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While nearly half of cancers could be prevented each year, 28.8% of the French population still believes that "nothing can be done to avoid cancer."


04.04.2024 - Reducing one's cancer risk through daily actions and habits is within everyone's reach. According to the latest Cancer Barometer, 28.8% of the surveyed population think that "nothing can be done to avoid the disease." Yet, of the 433,000 cancers detected each year, nearly half are linked to avoidable risk factors: consumption of tobacco and alcohol, unbalanced diet, physical inactivity, etc. To raise awareness and mobilize our citizens towards preventive actions, the National Cancer Institute is rebroadcasting from April 1 to 28 its information campaign "Make the right choices now, you'll thank yourself later." The goal is to involve everyone in adopting daily and immediate health-promoting actions. This is because our citizens do not always perceive the significant impact of certain lifestyle habits on the onset of the disease.

Nearly half of cancers could be prevented by changing our behaviors

Our behaviors and lifestyle habits can have a considerable impact on our health, particularly regarding the risk of developing cancer. While nearly half of the new cases could be prevented each year by adopting simple actions, nearly a third of the French (28.8%) believe that "nothing can be done to avoid the disease."

Tobacco is by far the number one avoidable cancer risk factor. It is responsible for 8 out of 10 lung cancers, involved in 17 cancer locations, and causes 46,000 cancer deaths each year in France. The only way to protect oneself is not to smoke.

Next comes excessive alcohol consumption. As the second avoidable cancer risk factor, it accounts for 28,000 new cases and 16,000 cancer deaths each year. This consumption is responsible for cancers in 8 locations. Guidelines "alcohol, a maximum of two glasses per day and not every day," are recommended to guide the French towards lower-risk consumption for their health.

An unbalanced diet and overweight are also significant risk factors in developing the disease, each responsible for 19,000 new cancer cases yearly. Sedentarism, for its part, would lead to nearly 3,000 new cases a year. Furthermore, exposure to UV rays can also be mentioned. Skin cancers are increasing every year (over 100,000 per year), with the most aggressive cancers, melanomas, affecting more than 15,550 people annually. Protecting oneself from UV rays, especially during childhood when the skin is immature, can reduce the risk of melanoma.

Transmitting accurate information on protective actions remains essential. Beyond information, everyone must be supported, notably by health professionals, to identify and apply protective actions daily: not smoking, reducing alcohol consumption, eating a balanced and varied diet, having regular physical activity, and protecting from UV rays.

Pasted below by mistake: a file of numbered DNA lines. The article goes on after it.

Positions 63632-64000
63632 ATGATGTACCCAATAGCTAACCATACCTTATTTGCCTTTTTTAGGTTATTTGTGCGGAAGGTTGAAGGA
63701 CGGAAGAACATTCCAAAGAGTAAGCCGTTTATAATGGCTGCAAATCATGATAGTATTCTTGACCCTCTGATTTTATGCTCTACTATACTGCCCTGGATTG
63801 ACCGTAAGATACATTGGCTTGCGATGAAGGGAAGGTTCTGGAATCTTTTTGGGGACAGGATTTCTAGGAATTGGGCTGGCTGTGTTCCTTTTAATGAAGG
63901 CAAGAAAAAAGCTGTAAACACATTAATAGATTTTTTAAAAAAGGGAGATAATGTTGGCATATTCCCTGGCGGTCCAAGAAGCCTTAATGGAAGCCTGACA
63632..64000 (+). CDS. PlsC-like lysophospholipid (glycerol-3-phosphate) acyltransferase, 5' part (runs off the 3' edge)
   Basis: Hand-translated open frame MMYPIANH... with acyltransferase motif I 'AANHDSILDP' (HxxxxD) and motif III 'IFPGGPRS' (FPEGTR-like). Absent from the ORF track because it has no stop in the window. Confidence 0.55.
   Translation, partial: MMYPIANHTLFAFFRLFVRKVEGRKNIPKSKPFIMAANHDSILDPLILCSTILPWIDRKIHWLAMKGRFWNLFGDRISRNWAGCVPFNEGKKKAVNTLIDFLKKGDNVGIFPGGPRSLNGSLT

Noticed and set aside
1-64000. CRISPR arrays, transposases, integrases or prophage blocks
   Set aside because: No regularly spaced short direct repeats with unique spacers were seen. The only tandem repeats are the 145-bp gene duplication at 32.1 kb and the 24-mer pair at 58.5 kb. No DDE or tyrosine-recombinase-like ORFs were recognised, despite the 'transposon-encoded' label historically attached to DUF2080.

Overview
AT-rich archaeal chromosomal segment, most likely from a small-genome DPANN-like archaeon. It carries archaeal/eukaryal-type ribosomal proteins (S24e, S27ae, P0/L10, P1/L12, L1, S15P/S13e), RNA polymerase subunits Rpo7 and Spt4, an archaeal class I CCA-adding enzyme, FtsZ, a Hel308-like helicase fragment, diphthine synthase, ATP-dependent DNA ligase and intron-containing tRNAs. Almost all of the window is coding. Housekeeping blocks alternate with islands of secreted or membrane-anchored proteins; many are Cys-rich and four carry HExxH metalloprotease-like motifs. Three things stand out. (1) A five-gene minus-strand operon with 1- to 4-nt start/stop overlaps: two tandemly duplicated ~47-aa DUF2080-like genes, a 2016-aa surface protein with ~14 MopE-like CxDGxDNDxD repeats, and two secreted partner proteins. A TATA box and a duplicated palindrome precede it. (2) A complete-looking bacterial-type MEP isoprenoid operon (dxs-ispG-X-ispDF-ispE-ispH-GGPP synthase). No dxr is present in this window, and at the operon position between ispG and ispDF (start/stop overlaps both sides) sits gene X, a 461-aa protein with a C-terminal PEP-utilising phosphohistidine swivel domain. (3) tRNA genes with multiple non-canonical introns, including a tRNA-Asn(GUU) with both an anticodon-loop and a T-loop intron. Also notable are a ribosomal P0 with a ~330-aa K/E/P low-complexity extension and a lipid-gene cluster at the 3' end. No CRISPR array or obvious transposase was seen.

A misconception of risks by the French that hinders the adoption of protective actions

Some misconceptions about cancer risk factors persist over time and represent a barrier to implementing protective health actions.

For instance, while the majority of French people are aware that tobacco consumption poses a risk of developing the disease (80.3% of them think that "smoking tobacco can certainly promote the appearance of cancer"), more than half (54.8%) also believe that "doing sports can clean the lungs." Moreover, more than one in five smokers considers there is a risk only beyond 20 cigarettes per day. However, each cigarette smoked has a detrimental impact on health, and the duration of tobacco use is even more dangerous than the daily number of cigarettes smoked.

As for alcohol, misconceptions continue as well. Nearly a quarter of the French still think that "drinking a little wine decreases the risk of cancer, rather than not drinking at all." And the impact on cancer locations attributable to its consumption remains little known. Thus, in March 2024, the World Health Organization indicates that only 21% of women in 14 European countries are aware of the link between excessive alcohol consumption and the risk of developing breast cancer. It's important to note that more than 8,000 breast cancers are linked each year in France to regular alcohol consumption.

Informing the population about cancer risk factors and behaviors to adopt daily is therefore a major public health issue.

Raising awareness among everyone and encouraging action: the goal of the National Cancer Institute's information campaign

For the third consecutive year, the National Cancer Institute is broadcasting its information campaign on avoidable cancer risk factors. It highlights the importance of prevention and illustrates the choices available to us daily to reduce our risk of developing the disease. Choices that are better made as early as possible to preserve our health.


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